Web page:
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[Editorial] Quixotic war on prices

Shortly after he was inaugurated in February 2008, President Lee Myung-bak selected 52 daily necessities and put their prices under tight control. Still, items whose prices gained continued to outnumber those whose prices fell.

Since inflationary pressure started to build appreciatively during the second half of last year, the Lee administration has been monitoring changes in their prices around the clock. It has been cajoling providers of goods and services not to raise their prices. If they refuse to toe the line, they face the risk of tax audits and investigations into their allegedly unfair trade practices.

Yet these efforts to keep consumer prices in check have produced few tangible results. On the contrary, they have been rising so fast that the administration has had to change its macroeconomic outlook for this year.

A case in point is a rebound in gasoline prices whose temporary cut the administration shoved down the throat of the refineries. It did not take much time until they were raised to the previous level.

The administration should have learned a lesson from its quixotic war on prices. But it has not, as evidenced by its renewed resolve to control consumer prices in a way similar to one that it tried and failed.

At a conference on prices to which he summoned ministers and ministerial-level officials on Wednesday, President Lee selected 10 items for an intensive monitoring this time and told the minister of public administration and security to make public the differences in their prices in the 16 metropolises and provinces. He also told the minister of strategy and finance to hold conferences on prices each week.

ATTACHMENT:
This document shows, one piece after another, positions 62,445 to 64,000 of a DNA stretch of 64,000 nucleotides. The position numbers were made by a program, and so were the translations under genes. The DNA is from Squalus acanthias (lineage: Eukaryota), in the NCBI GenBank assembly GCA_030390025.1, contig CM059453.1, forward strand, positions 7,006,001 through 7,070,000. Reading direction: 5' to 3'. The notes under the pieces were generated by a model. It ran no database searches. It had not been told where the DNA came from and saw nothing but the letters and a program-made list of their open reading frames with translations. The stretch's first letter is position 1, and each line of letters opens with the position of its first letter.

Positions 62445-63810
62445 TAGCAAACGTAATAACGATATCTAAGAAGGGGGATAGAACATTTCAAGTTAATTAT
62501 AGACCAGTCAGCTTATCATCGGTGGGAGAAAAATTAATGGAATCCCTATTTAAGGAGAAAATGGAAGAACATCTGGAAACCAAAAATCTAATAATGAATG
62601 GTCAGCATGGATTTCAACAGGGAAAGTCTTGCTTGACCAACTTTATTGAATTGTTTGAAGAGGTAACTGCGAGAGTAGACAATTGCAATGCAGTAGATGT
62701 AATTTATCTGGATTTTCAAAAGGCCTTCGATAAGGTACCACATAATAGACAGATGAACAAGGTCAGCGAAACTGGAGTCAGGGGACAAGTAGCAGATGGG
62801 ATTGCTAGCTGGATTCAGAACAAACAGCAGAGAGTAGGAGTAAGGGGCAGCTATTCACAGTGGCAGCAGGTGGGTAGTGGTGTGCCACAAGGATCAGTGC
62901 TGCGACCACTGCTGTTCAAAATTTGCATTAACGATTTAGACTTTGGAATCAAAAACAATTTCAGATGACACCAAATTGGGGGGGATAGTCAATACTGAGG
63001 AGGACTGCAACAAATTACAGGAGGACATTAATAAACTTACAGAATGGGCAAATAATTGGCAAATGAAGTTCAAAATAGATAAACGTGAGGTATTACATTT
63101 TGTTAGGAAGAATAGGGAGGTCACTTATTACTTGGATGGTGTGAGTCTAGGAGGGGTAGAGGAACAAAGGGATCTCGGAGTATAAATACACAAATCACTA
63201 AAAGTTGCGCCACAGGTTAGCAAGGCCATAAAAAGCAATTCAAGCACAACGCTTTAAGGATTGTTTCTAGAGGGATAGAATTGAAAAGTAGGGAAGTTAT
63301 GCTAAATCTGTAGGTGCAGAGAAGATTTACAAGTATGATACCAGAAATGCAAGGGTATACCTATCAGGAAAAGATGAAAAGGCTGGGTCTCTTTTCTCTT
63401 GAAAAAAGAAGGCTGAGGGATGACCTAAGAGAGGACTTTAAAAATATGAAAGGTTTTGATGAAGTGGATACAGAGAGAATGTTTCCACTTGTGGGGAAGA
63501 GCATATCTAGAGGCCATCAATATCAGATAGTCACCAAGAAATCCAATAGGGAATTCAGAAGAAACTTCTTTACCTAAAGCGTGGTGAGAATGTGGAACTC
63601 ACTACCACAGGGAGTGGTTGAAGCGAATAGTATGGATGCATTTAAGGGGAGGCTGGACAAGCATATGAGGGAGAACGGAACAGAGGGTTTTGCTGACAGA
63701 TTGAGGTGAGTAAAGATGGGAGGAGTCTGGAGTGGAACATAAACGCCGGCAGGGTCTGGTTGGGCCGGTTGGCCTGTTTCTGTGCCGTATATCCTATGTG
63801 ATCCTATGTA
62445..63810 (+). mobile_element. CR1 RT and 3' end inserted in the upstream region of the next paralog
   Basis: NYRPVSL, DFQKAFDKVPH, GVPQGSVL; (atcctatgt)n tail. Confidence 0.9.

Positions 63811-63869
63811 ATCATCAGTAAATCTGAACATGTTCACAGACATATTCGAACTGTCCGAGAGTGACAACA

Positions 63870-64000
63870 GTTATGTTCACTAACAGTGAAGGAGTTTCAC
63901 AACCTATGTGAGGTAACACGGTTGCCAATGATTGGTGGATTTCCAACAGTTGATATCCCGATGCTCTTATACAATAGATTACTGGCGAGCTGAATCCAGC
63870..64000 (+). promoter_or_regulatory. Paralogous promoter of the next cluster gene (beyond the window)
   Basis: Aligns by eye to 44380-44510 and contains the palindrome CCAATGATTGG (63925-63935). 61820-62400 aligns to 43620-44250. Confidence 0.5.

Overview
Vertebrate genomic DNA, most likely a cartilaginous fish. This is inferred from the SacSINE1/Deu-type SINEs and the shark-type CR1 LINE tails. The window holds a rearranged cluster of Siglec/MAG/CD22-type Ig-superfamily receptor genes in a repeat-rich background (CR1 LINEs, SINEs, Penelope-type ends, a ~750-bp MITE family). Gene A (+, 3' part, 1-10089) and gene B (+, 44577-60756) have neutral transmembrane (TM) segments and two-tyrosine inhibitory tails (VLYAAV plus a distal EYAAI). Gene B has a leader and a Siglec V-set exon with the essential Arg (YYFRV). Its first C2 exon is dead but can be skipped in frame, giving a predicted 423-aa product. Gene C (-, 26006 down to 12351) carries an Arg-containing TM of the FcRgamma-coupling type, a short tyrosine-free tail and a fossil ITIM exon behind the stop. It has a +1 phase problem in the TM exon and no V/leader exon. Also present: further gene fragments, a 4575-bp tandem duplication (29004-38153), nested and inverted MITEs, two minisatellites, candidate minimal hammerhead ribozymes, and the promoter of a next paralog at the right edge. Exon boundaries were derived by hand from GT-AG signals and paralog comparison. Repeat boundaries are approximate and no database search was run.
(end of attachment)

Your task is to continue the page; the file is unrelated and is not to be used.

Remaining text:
He demanded that the administration streamline distribution networks, make frequent consumer price spot checks and encourage competition for price cuts, in addition to controlling prices through tax audits and investigations into price-fixing allegations as it conventionally has done.

On Tuesday, he ordered the creation of a task force on prices headed by the senior presidential secretary for economic affairs ― an indication that his aide would take charge of coordination among pertinent ministries. Lee appeared to believe that a lack of ministerial coordination made it difficult to keep inflation in check. Maybe so.

But what was glaringly missing from his package of policy proposals was the basic tool to tame inflation ― a belt-tightening policy. Nowhere to be found was any mention of spending cuts. Nor did he mention that his administration would allow the Korean currency, if found to be undervalued as claimed by economic experts, to strengthen against the U.S. dollar ― which would cut the prices of oil and all other imports.

No less crucial in a fight against inflation is a tight monetary policy. Here again, the Bank of Korea does not commit itself to using it.

Its Monetary Policy Committee kept the benchmark rate at 3.25 percent when it held a monthly session on July 14. The next day, the central bank revised its 2011 outlook for the consumer price index from 3.9 percent to 4 percent. Had it been serious about putting inflation under control, it would have taken a preemptive action ― raising the benchmark rate by 25 basis points, if not more ― and keep the CPI outlook intact to dampen inflationary expectations.

The central bank said it wanted to be more realistic when it revised the outlook. Moreover, it said, there was no big difference between 3.9 percent and 4 percent. But it ignored the psychological effect: Companies do not set an item’s price at 3,900 won, rather than 4,000 won, for nothing.

The revision of the CPI outlook a second time in seven months is another indication that the central bank pays little attention to inflationary psychology. The outlook, initially set at 3.5 percent last December, was raised to 3.9 percent in May and to 4 percent this time. Consumers cannot be blamed for assuming that the bank is not so serious when it says it is committed to stabilizing prices.

The central bank has to tighten its monetary policy if it wishes to restore its credibility. For its part, the administration needs to commit itself to taking a belt-tightening policy next year, if not this year.
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